This week marks the end of coronavirus restrictions on asylum that have allowed the U.S. to quickly expel migrants at the southern border for the last three years.
The restrictions are often referred to as Title 42, because the authority comes from Title 42 of a 1944 public health law that allows curbs on migration in the name of protecting public health.
The end of Title 42’s use has raised questions about what will happen with migration at the Mexico-United States border. The Biden administration is preparing for an increase in migrants. A look at what Title 42 is and why it matters:
HOW DID IT START?
In March 2020, the U.S. Centers for Disease Control and Prevention issued an order limiting migration, saying it was necessary to reduce the spread of COVID-19. Schools and businesses were closing their doors and hospitals were filling with patients. President Donald Trump was looking for ways to curtail immigration — his signature political issue.
The order authorized Customs and Border Protection to immediately remove migrants, including people seeking asylum. The order said areas where migrants were held often weren’t designed to quarantine people or for social distancing.
The Biden administration initially continued the policy. While many Democrats pushed President Joe Biden to overturn it, some — especially in border states — have advocated keeping it, saying the U.S. is unprepared for an increase in asylum-seekers.
Title 42 has been used more than 2.8 million times to expel migrants since its implementation. However, children traveling alone were exempt. Also, it has been unevenly enforced by nationality, partly because it’s harder to expel people to some countries, including Venezuela and Cuba.
WHY IS IT ENDING?
The Biden administration announced in January that it was ending the national emergencies linked to the pandemic. That also spelled the end of using Title 42 to deal with immigration. May 11 is the last day Title 42 is expected to be used.
This is not the first time its use has come close to expiring. The CDC announced in April 2022 that the rule was no longer needed because vaccines and treatments were more widespread. Republican-leaning states sued to keep it in place.
While it seems likely that Title 42 will go away this week, last-minute legal maneuverings that keep it in place are always possible.
WHAT HAPPENS NEXT?
Starting May 12, asylum-seekers will be interviewed by immigration officers. Those who are found to have a “credible fear” of being persecuted in their home countries can stay in the U.S. until a final determination is made.
That can take years. While some people are detained while their asylum process plays out, the vast majority are freed into the United States with notices to appear in immigration court or report to immigration authorities.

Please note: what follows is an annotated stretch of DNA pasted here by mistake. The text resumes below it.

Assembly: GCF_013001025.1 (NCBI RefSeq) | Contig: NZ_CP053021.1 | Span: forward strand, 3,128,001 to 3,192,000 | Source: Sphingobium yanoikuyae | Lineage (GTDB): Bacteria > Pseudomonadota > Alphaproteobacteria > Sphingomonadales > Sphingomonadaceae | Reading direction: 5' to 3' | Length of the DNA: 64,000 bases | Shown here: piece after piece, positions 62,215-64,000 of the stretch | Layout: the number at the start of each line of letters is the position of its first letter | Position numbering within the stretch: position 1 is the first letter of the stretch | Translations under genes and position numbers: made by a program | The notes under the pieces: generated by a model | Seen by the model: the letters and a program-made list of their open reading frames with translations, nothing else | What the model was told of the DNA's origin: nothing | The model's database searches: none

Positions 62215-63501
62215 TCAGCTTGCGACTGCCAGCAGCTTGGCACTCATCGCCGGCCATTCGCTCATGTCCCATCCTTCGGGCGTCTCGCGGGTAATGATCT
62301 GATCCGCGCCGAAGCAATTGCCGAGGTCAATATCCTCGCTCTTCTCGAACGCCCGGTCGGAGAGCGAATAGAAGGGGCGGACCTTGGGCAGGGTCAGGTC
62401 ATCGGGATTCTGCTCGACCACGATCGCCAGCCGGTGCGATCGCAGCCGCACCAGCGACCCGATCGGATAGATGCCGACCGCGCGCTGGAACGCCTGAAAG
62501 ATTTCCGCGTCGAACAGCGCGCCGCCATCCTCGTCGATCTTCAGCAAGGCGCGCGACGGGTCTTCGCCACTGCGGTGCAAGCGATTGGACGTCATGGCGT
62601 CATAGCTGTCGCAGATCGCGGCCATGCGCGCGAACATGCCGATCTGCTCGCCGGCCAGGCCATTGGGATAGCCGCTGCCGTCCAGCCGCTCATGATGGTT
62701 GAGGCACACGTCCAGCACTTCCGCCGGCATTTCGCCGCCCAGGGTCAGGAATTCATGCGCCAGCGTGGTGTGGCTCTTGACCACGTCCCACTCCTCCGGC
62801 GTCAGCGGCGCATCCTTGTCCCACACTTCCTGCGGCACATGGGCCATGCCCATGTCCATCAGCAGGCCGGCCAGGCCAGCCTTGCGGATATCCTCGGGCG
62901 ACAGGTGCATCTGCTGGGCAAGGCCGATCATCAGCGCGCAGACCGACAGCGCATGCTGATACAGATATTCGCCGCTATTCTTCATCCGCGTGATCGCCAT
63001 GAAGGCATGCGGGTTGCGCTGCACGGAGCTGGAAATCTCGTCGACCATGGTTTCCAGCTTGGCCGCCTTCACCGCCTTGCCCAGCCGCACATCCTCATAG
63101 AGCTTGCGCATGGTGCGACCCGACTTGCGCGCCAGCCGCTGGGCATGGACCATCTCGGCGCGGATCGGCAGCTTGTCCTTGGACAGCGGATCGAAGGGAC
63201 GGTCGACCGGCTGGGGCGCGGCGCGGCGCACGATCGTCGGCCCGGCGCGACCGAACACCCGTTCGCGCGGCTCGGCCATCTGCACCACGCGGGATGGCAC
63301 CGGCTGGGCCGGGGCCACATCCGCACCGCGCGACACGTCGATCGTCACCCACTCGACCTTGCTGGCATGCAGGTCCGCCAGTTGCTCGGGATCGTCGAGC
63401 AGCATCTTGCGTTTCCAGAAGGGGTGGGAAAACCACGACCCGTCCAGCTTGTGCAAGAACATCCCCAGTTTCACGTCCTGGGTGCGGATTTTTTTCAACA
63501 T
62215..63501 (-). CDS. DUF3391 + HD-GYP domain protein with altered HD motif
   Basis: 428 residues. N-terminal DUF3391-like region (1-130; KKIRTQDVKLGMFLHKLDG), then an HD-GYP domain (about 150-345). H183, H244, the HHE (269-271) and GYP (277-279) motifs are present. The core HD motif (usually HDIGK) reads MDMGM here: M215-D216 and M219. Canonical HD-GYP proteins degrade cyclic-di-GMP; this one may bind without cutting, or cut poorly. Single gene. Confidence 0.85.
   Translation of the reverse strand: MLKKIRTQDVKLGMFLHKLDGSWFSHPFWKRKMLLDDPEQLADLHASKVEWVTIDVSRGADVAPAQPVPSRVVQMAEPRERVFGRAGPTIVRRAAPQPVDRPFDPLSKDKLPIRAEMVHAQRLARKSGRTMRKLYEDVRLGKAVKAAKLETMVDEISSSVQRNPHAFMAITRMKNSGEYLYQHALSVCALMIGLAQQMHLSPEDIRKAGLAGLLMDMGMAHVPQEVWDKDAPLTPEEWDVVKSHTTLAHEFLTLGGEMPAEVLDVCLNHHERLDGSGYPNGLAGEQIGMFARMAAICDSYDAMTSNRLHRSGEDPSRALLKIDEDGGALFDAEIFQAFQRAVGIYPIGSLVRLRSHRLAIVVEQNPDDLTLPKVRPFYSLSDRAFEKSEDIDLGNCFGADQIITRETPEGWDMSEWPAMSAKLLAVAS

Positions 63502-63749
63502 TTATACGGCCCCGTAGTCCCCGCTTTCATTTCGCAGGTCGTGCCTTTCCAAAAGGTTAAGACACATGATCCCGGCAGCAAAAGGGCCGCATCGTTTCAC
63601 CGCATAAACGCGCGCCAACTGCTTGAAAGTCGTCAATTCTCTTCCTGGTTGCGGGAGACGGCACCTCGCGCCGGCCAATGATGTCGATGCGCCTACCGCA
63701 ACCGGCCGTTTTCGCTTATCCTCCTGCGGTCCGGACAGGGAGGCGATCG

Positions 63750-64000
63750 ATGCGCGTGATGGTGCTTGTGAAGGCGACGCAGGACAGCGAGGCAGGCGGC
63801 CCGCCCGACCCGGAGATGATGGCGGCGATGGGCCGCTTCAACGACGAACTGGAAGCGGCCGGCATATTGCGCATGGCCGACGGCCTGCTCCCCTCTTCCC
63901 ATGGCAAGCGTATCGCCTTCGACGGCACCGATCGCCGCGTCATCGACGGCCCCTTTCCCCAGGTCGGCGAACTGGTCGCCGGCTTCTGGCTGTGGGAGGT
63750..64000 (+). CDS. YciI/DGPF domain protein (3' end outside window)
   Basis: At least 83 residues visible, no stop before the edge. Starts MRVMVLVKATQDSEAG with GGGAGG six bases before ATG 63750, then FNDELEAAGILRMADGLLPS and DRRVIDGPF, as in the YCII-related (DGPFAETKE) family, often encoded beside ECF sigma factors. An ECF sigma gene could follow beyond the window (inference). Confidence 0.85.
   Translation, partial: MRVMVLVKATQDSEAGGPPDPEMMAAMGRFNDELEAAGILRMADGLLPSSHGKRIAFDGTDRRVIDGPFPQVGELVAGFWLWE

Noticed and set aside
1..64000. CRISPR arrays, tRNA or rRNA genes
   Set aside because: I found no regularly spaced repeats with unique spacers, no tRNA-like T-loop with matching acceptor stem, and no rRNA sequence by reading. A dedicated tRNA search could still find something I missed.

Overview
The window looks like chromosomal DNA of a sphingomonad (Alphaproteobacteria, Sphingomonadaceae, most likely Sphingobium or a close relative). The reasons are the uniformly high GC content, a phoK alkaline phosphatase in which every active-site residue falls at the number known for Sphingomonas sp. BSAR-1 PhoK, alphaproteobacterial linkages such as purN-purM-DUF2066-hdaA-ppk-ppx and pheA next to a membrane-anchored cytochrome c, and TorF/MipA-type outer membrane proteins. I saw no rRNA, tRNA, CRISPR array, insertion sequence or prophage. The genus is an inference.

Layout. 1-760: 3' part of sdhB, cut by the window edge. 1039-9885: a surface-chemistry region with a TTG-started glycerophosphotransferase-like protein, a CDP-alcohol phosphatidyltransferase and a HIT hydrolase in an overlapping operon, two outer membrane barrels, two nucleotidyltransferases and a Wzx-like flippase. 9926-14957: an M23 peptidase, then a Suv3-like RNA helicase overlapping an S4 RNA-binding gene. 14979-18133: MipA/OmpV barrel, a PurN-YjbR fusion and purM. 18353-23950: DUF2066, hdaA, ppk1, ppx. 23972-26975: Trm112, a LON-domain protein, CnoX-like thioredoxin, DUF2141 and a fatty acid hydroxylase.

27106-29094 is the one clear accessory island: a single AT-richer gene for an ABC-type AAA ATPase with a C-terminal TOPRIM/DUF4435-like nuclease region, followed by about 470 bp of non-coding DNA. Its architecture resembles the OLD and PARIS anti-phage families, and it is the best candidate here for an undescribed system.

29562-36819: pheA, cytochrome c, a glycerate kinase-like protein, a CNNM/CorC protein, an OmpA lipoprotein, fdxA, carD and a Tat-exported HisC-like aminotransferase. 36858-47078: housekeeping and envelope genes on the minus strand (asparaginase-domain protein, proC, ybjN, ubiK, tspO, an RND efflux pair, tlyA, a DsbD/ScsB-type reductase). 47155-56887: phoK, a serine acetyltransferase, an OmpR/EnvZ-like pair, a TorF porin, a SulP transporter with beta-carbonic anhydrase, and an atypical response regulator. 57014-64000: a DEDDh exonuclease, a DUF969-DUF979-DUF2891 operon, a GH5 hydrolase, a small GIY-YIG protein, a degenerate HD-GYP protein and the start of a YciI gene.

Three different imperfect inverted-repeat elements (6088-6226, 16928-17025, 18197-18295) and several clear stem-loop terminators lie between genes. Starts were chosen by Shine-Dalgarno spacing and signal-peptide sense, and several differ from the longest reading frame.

One key concern is that migrants might feel they have a greater chance now to get asylum in the U.S. so more will attempt to enter and overwhelm authorities’ ability to care for and process them. That could take U.S. Customs and Border Protection agents away from other responsibilities such as looking for smugglers and facilitating the billions of dollars of trade that crosses the southern border.
Already some locations along the U.S.-Mexico border are seeing greater numbers of migrants. U.S. Border Patrol Chief Raul Ortiz said on Twitter that his agents had stopped about 8,800 migrants a day over a three-day period. That was up from about 5,200 a day in March and at a clip to smash the December tally, the highest month on record.
Others have argued that no one really knows how many people will try to enter the U.S. They note that people expelled under Title 42 face no consequences, so some have tried to enter repeatedly.
DOES THE U.S. HAVE A PLAN?
The U.S. says yes. Critics say no. The federal government has said that it has spent more than a year getting ready. It expects more migrants will be coming initially.
The Biden administration’s strategy has hinged on providing more legal pathways for migrants to get to the U.S. without coming directly to the border. That includes setting up centers in foreign countries where migrants can apply to emigrate as well as a humanitarian parole process already in place with 30,000 slots a month for people from four countries to come to the U.S.
The U.S. is expanding appointments available through an app called CBP One, which allows migrants to schedule a time to present themselves at a border crossing to request permission to enter.
There also are consequences. The U.S. is proposing a rule that would generally deny asylum to migrants who first travel through another country. It also wants to quickly screen migrants seeking asylum at the border and deport those deemed not qualified, and deny reentry for five years for those who are deported.
Republicans have lambasted the administration, saying the U.S. isn’t doing enough to secure the border.
On May 8, Arizona Gov. Katie Hobbs called on the White House to deliver more funds for border communities as well as a satisfactory plan to deal with any increase in migrants. Hobbs is a Democrat, like the president.
Civil rights groups have other concerns. They have compared the severe limits on migrants who come through a third country to actions taken by Trump. They also said the plan to process asylum claims quickly at the border is not fair to migrants who have just arrived from a long, perilous journey.